And then there was the Gunnery Sergeant.
A pilot's primary job is, of course, to fly an aircraft, but in a war, it sort of helps if they can shoot straight as well. In WWII, fighters carried cannon which the pilot had to aim, and although bombers had a crew which included several gunners and a bombardier, at that stage of their training, no-one knew where the young pilots-to-be would be posted.
So gunnery training was a prerequisite.
The Gunnery Sergeant at No. 1 Air School clearly fancied himself as a teacher with a flair for the dramatic. On the first day of training, he marched into the classroom and drew a circle on the blackboard.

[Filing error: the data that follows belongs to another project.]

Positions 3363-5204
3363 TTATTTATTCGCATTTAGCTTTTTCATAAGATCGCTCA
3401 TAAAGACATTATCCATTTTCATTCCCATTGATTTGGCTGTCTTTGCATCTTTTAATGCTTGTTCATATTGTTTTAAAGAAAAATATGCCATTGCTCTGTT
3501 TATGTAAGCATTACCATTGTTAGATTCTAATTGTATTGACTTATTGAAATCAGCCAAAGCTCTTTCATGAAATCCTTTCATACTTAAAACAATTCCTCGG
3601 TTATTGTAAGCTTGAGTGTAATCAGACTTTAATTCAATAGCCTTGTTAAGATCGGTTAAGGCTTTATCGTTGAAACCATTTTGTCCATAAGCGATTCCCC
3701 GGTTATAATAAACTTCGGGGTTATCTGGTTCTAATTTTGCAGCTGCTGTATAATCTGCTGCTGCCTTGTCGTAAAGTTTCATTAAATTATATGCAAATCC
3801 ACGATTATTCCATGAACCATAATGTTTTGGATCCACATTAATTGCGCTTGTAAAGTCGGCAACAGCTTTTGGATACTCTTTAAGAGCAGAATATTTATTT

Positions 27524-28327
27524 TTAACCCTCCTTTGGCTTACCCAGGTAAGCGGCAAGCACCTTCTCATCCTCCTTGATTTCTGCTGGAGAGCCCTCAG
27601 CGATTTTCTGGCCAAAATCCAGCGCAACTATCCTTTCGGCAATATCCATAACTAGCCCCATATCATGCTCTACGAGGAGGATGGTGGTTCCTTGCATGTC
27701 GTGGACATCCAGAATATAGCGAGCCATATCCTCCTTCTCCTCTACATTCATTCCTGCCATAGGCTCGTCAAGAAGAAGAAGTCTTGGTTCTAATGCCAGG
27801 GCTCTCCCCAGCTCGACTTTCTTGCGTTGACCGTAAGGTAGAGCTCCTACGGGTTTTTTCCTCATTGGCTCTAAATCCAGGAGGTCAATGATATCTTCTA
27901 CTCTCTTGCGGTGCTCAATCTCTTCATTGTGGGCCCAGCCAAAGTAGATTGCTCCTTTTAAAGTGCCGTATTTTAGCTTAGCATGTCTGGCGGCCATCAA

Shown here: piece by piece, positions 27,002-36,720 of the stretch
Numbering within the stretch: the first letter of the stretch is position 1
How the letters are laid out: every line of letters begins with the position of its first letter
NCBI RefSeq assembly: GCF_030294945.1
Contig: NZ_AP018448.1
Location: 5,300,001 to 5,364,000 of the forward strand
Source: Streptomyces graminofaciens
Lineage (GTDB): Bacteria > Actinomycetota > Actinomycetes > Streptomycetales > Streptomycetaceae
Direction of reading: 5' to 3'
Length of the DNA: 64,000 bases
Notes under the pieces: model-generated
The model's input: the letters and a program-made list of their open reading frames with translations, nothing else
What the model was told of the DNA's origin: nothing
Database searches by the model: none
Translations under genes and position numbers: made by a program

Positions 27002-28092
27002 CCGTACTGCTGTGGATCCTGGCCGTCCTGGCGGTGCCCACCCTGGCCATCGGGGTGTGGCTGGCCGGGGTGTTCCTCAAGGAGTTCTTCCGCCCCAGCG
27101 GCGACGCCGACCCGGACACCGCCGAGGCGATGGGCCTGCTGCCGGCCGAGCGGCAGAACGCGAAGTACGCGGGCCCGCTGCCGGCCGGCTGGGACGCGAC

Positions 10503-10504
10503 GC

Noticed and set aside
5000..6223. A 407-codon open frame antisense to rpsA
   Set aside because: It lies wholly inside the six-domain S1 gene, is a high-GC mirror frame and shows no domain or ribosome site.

"This," he announced, waving at his creation, "is a circle. A circle has one hundred and eighty degrees."
There was a hush from the assembled pilots. Then a brave soul at the back put up his hand.
"Excuse me, Sergeant," he said, "surely a circle has three hundred and sixty degrees?"
"Yes," snapped the sergeant, "but this is a bloody small circle!"
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